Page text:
Every motorcycle comes with a chain, and it’s not there for decorative purposes.
Motorcycle enthusiasts and pros would tell you all about the importance of motorcycle chain maintenance, and how much it can affect your cycle’s performance.
Basically, if your motorcycle’s chain isn’t functioning properly, you’re not going anywhere any time soon.
Thankfully, if you’re a first-time motorcycle owner or you’re looking for a refresher on how to maintain your motorcycle’s chain, you’ve come to the right place.
Keep on reading for our full breakdown on the basics of motorcycle chain maintenance. We’ll cover the key five tips you’ll need. Also, we’ll talk about the different types of chains you can have, and when it’s time to finally get a replacement.
The Types of Motorcycle Chains
Before we start our deep dive into the maintenance tips, let’s make sure you have a foundational understanding of the two main types of motorcycle drive chains.
There are the roller ones and the sealed ones.
The roller chains are considered to be quite basic. They’re strong, inexpensive to produce, and rather simple in design. Unfortunately, those ones need to get regular lubrication and maintenance to prevent their gears and different parts from seizing.
On the other end of the spectrum, you have sealed chains.
Those ones are self-lubricating. By using a nifty piece of technology, the lubricant can get injected into the gap between the pin and the bush. Yet, this doesn’t mean you get to leave it maintenance-free.
Regardless of your type of motorcycle chain, you’ll need to keep it clean and regularly lubricated.
What Makes Motorcycle Chain Maintenance Critical?
Your chain is made up of different components. There are the bushes, the rollers, and the plates. With your regular run-of-the-mill chain having an excess of 100 links, there are a lot of parts that move around.
Whenever you take your bike out for a ride, you’ll be getting some dirt, dust, and even road debris kicked up and stuck in and around your chain.
The more often you take out your bike, the faster the dust and debris accumulate, which tends to wear away at your chain.
Of course, if you’re ever on the market for getting a title loan on motorcycle, you’ll want to have a well-maintained bike ready.
Motorcycle Chain Maintenance 101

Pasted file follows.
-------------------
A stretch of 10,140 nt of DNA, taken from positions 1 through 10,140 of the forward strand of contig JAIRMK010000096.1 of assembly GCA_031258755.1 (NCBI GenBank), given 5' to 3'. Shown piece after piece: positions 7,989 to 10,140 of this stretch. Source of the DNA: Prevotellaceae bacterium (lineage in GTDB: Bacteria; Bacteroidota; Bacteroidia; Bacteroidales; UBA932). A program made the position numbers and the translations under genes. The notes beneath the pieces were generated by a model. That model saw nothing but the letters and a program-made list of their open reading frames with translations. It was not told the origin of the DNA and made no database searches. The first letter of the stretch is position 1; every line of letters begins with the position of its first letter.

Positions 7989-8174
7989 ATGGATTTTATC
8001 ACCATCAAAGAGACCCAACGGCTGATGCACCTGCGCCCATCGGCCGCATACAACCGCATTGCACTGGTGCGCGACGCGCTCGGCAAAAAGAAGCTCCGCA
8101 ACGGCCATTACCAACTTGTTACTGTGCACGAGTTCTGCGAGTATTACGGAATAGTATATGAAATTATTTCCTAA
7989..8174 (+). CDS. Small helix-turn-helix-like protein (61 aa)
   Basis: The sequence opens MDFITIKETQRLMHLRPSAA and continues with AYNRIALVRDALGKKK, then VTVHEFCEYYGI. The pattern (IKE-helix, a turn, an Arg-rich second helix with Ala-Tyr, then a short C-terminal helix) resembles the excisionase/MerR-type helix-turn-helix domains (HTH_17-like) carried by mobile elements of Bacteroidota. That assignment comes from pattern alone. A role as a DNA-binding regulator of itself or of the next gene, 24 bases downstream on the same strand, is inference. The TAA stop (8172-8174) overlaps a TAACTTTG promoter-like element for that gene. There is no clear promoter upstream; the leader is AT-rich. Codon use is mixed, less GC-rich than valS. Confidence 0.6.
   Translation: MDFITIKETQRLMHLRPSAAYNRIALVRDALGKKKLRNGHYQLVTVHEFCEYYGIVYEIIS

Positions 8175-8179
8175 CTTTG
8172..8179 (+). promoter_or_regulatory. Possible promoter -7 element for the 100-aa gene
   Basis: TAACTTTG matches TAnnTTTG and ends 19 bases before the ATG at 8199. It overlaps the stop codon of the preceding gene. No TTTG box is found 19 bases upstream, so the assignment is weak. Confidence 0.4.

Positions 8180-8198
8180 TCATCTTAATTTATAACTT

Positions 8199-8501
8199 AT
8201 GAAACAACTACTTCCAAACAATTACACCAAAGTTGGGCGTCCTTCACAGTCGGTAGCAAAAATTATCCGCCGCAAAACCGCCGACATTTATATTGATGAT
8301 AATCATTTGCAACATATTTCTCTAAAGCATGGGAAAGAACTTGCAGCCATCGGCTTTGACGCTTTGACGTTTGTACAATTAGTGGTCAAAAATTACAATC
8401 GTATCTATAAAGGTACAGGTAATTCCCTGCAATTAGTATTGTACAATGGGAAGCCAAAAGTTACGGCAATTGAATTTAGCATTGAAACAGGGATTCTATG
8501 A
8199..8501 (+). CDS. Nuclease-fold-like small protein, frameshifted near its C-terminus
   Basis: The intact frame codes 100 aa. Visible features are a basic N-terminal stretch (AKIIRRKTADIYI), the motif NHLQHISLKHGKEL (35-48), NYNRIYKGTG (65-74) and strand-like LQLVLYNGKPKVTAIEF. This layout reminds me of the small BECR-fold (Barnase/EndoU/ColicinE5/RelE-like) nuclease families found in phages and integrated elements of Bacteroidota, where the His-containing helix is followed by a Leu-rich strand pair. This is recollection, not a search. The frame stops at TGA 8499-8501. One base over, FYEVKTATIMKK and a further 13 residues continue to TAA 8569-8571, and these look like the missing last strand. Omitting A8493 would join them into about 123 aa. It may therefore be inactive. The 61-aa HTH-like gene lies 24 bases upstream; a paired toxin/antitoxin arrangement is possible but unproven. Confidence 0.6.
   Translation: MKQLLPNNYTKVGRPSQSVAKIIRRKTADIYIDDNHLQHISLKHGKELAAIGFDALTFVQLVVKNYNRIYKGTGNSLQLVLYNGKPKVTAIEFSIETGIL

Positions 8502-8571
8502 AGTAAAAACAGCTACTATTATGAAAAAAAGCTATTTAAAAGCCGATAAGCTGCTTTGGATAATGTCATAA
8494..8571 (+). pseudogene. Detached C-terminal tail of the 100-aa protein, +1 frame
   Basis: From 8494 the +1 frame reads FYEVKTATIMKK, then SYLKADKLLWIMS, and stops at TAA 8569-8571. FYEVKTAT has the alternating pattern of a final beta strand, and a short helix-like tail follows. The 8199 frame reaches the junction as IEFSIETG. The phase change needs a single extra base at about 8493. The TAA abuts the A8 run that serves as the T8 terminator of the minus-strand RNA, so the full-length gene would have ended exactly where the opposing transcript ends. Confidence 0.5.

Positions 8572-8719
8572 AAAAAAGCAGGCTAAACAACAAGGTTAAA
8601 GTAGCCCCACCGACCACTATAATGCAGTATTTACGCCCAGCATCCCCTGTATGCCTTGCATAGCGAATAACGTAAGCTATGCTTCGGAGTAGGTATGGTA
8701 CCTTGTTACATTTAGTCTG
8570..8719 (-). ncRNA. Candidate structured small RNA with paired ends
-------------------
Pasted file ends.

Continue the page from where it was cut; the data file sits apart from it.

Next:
Generally, and for the majority of bikes, you’ll want to do your routine chain maintenance every 500 miles or so. Of course, this time range can stretch or shrink depending on your riding conditions and your bike type.
Regardless, you’ll want to get out your nitrile gloves and do the following tips.
1. Assess Your Bike Chain
The very first step is putting your bike on its side stand. This will allow you to take a close look at your chain and assess whether it needs to be tightened or just cleaned and lubricated.
If you have a vertical play of approximately 1.5 inches or so, then you’re fine. But, if it gives you more than that, you’ll want to tighten your chain.
After you’ve done this step, you can get your back wheel off the floor by using a paddock stand, the main stand, or even a wheel roller.
2. Check for Tension
You can gently rotate your rear wheel by hand. This way you can check the bottom run of your chain for the appropriate tension in the tight spots.
Take your time during this step. And, make sure you don’t start your engine to run the wheel at any point in time.
If you find that the chain needs a bit of tightening, you can loosen up your rear axle bolt to free up your right and left adjusters.
Then, you can move those adjusters to push your wheel backward until you reach the right chain tension.
3. Clean up Your Chain
When you’re rotating the wheel by hand, you can take advantage of this opportunity and soak your chain in a degreaser.
By using a chain brush, you’ll want to work in the fluid between the links. Afterward, you can leave it for 10 minutes or so, just to make sure that you’ve given the degreaser enough time to work its way in.
4. Lube Your Chain
You can rinse and dry your chain properly with rags, so you’re ready to spray your motorcycle chain with a specialized lube.
Start from the bottom row of your chain and move upwards. And, aim for the backlink, then gently rotate the wheel to get an even coating.
5. Last Check-Up
At this point, you’re almost done.
You’ll want to double-check everything. For instance, if you’ve adjusted your chain, you have to confirm that all the nuts and bolts are in their right places and tightened correctly.
Moreover, check your chain lube’s instruction for the right time period to let the lube set in. It tends to take an average of 30 minutes or so.
Your Motorcycle Chain Needs to Go: The Key Signs
When you follow a strict maintenance routine for your motorcycle chains, you can expect your chain to have a long life.
Yet, nothing is built to last forever.
Here are some of the common signs that you’ll need to replace your motorcycle chain as soon as possible.
Once moisture has made its way to your chain links, rust will tend to develop quickly in the high heat conditions surrounding your chain.
If you’ve seen rust forming on your rollers and pins, it’s time to get a replacement. This is a strong indication that the seals have been damaged.
If your chain links are fluttering around or have some kinks, you might assume that your links have been stuck.
Yet, you’ll want to ensure that the seals are still functioning and keeping the dirt and dust away from the pins. If the seals fail, then you’ll need to replace your chain.
Ready to Take Your Bike for a Ride?
We know that it can be a bit overwhelming for a bike owner to do their own motorcycle chain maintenance for the first time.
Hopefully, our guide with the key five tips on how to keep your motorcycle chain sparkling clean has demystified the process for you.
If you enjoyed those tips, you’ll want to check out our auto section for more advice on how to take care of your machine.